Members of the Michigan-based Insane Clown Posse paint their
faces to look like clowns and are known for their
"controversial, rebellious and provocative" music that often
uses harsh themes and language, according to the lawsuit, which
was filed in U.S. District Court in Detroit.
Many of the duo's estimated 1 million fans, known as Juggalos,
also paint their faces to look like clowns and display a logo of
a hatchet man on their clothes and jewelry, according to the
"Branding hundreds of thousands of music fans as gang members
based on the acts of a few individuals defies logic and violates
our most cherished of constitutional rights," Michael Steinberg,
ACLU's legal director in Michigan, said in a statement.
The gang designation has caused the Juggalos "significant harm,
including repeated police harassment and denial of employment,"
according to the complaint.
The lawsuit was filed on behalf of four Juggalos and Insane
Clown Posse singers Joseph Utsler and Joseph Bruce, who go by
the names Shaggy 2 Dope and Violent J, respectively. It accuses
the Justice Department and FBI of violating the fan's First
Amendment rights and collecting information on the group without
suspicion of criminal activity.
The suit refers to a 2011 National Gang Threat Assessment, in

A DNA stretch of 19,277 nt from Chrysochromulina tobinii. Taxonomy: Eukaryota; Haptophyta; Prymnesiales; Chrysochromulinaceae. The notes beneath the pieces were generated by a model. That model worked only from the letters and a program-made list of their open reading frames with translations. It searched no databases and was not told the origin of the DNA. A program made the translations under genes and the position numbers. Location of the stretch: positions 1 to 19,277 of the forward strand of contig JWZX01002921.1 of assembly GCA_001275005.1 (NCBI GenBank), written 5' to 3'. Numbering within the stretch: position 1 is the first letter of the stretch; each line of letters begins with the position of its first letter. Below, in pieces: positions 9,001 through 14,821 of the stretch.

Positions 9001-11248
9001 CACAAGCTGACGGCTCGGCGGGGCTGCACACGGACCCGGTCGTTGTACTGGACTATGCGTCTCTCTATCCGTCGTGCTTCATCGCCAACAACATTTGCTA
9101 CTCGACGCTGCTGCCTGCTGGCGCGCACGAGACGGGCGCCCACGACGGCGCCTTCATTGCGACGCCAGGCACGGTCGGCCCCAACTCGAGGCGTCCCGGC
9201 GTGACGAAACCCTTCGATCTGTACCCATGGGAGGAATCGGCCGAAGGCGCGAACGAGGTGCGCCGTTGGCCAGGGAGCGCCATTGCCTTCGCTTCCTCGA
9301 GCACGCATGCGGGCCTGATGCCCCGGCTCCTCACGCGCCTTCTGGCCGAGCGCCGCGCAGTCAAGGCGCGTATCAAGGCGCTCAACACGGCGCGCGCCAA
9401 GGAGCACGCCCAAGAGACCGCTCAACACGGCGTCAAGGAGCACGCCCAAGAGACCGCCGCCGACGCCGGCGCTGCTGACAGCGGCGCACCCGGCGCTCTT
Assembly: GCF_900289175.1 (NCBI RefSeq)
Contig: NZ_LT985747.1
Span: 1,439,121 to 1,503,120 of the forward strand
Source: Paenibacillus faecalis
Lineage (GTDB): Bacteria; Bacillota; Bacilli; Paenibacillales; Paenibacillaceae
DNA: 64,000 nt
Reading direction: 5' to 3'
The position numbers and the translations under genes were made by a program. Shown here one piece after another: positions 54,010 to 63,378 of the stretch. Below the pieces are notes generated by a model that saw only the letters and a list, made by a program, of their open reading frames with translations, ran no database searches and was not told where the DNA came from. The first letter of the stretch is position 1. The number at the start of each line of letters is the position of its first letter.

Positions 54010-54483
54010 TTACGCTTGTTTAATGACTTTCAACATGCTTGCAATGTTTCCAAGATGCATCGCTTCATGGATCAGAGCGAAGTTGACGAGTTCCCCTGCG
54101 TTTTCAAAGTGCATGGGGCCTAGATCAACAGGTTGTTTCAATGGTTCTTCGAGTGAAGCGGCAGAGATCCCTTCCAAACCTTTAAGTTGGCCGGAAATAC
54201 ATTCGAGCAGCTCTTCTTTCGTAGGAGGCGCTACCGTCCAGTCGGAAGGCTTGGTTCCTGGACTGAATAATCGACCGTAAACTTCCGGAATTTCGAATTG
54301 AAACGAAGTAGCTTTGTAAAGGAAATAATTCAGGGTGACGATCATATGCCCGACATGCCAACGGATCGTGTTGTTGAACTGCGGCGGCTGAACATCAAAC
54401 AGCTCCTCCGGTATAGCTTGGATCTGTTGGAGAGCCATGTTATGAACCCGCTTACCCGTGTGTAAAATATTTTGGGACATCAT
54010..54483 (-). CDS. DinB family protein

which the Justice Department said Juggalos were a loosely
organized hybrid gang.
The government's assessment showed a photo of what appears to be
a female Juggalo, with a painted clown face, aiming a pistol.
The report said most crimes committed by Juggalos were sporadic
and involved assault, drugs, theft and vandalism.
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A small number of Juggalos were forming more organized
subsets and engaging in more gang-like criminal activity, such
as felony assaults, thefts, robberies and drug sales, the
One self-identified Juggalo, Brandon Bradley, 20, "has on
numerous occasions been stopped and detained by law enforcement
officers in California," the ACLU said in a statement. "Each
time, the officer has wrongly accused Brandon of being in a gang
and has interrogated him about being a Juggalo and his
affiliated tattoos and clothing. Another client, Scott Gandy,
was told he would not be accepted in the Army because his ICP
tattoo was a gang symbol."
The Insane Clown Posse, whose website shows photos of Utsler and
Bruce in black-and-white-painted clown faces and sporting
tattoos on their hands and forearms, said in a statement posted
on their website that its legal counsel and the ACLU "think that
the discrimination, profiling and harassment that Juggalos have
been facing over the last few years in (sic) flat out WRONG and
The Justice Department in Detroit was not immediately available
(Reporting by Brendan O'Brien;
editing by Leslie Adler)
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